UAE journalists, activists and dissidents are being targeted with custom-made spyware by a cyberespionage group called Stealth Falcon. The advanced persistent threat (APT) group is believed to be circumstantially linked to the UAE government and uses email and social media sites to deploy phishing attacks and infect victims' systems.
University of Toronto's Citizen Lab published a report that detailed that Stealth Falcon has been involved in attacks against those who have been actively critical of the UAE government. The report also indicated that the UAE government, which was once one of the most loyal and high profile clients of Hacking Team – the Milan-based intrusive surveillance merchandising firm – may now be making use of Stealth Falcon to target dissidents.
According to Citizen Lab's research, Stealth Falcon's digital actions can be traced back to the UAE government. "This report describes a campaign of targeted spyware attacks carried out by a sophisticated operator, which we call Stealth Falcon. The attacks have been conducted from 2012 until the present, against Emirati journalists, activists, and dissidents. We discovered this campaign when an individual purporting to be from an apparently fictitious organisation called 'The Right to Fight' contacted Rori Donaghy (UK based journalist and human rights activist). Circumstantial evidence suggests a link between Stealth Falcon and the UAE government," said Citizen Lab researchers Bill Marczak and John Scott-Railton.
Researchers also noted that the cyberespionage group used shortened URLs as part of their social media and email campaigns, which saw their targets being profiled, and in some cases their systems being infected with spyware via Office document attachments. Once installed, the spyware would then transfer data and send it to numerous command and control severs.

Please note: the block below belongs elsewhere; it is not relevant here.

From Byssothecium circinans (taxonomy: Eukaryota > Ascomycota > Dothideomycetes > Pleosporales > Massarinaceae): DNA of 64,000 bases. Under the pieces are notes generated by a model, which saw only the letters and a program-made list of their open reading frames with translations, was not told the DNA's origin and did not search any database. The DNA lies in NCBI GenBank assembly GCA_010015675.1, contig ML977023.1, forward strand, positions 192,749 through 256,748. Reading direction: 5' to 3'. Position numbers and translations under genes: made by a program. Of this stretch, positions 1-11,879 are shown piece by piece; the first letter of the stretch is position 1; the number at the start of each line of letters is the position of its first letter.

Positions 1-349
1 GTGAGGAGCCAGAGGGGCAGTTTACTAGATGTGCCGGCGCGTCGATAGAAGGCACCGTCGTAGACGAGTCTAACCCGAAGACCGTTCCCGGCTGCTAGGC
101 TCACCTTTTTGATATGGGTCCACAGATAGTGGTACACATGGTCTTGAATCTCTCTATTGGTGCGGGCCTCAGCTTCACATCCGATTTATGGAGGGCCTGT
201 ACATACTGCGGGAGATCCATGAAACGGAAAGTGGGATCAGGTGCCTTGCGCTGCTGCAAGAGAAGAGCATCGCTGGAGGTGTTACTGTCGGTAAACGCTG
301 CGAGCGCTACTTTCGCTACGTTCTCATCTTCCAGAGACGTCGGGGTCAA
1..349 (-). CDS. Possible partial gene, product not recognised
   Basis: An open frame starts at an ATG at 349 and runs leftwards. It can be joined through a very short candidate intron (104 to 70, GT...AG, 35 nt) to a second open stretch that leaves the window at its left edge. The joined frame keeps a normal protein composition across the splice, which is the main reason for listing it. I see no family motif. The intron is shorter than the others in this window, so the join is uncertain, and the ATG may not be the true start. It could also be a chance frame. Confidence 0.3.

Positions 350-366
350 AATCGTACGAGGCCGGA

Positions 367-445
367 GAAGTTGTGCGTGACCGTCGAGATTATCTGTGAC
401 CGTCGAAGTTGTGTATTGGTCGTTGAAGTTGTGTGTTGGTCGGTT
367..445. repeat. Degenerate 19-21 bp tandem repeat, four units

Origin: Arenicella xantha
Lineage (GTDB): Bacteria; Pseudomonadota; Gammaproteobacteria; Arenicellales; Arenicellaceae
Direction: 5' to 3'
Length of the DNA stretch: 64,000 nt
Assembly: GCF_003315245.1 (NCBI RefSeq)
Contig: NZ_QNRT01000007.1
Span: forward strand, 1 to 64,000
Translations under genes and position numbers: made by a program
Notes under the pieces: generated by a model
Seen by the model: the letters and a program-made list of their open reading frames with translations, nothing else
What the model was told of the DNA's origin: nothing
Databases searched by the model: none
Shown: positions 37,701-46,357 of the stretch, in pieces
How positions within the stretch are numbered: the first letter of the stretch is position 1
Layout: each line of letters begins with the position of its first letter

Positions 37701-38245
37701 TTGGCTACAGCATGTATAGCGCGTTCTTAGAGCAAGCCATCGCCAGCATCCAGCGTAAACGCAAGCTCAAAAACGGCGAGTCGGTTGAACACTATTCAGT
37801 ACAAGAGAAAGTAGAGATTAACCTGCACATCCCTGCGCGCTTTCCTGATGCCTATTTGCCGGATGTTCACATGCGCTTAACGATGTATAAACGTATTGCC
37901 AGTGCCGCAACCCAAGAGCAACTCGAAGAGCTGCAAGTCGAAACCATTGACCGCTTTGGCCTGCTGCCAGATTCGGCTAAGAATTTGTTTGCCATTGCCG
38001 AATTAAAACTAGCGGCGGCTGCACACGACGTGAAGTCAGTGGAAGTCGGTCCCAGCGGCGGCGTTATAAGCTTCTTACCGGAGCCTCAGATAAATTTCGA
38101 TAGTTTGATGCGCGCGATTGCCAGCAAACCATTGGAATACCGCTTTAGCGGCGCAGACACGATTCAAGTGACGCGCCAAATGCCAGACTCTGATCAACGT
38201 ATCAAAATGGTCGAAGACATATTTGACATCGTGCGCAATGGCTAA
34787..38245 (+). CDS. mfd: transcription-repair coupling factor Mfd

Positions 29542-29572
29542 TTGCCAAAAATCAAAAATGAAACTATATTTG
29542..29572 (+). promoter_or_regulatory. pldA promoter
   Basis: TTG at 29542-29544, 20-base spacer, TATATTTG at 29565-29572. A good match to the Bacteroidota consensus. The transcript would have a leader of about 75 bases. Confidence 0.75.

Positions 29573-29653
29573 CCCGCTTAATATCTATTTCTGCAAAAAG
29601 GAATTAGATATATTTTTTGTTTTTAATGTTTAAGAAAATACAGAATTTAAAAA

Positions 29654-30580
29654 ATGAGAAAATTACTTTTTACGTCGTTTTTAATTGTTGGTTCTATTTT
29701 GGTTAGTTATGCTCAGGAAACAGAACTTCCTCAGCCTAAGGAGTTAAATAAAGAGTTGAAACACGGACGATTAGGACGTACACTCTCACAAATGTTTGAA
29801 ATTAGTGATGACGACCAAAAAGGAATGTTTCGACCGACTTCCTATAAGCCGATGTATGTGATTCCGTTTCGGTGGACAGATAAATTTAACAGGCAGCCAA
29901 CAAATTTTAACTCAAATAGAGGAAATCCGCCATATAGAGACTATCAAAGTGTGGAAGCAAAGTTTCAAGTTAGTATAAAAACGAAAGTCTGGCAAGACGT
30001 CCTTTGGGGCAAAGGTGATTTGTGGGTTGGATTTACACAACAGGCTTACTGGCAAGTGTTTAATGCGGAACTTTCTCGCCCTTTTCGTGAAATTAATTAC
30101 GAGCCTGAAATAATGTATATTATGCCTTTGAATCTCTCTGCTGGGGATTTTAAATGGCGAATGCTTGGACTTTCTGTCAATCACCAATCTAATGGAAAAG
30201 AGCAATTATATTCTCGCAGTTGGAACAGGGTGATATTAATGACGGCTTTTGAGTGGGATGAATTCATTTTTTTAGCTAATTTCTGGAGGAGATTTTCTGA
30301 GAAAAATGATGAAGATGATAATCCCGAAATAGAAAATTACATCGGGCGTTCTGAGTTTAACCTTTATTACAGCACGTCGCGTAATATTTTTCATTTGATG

Citizen Lab researchers also claimed to have discovered the identities of the 27 Twitter accounts that were targeted by Stealth Falcon. Of these, five were arrested and two convicted by authorities in the UAE. The researchers also noted that all of those targeted by the cyberespionage group have had previous encounters with the UAE police. Additionally, a government Twitter account once also posted a tweet with the same shortened URL.
"Stealth Falcon's technical approach may not be cutting edge, but the operators are neither unsophisticated or ineffective. Analyzed holistically as an operation, Stealth Falcon is a logical and multi-pronged approach to compromising and unmasking a class of targets. Stealth Falcon's campaign highlights the power of social engineering, once a technical bar has been met, in conducting a large scale campaign," the researchers noted.
"Stealth Falcon is only the latest example of civil society-focused threat actors impersonating NGO's and journalists to conduct espionage operations. The tactic has been used by a wide range of actors, including Bahrain's government, Packrat in Latin America, Iranian groups and China related groups, among others," the researchers concluded.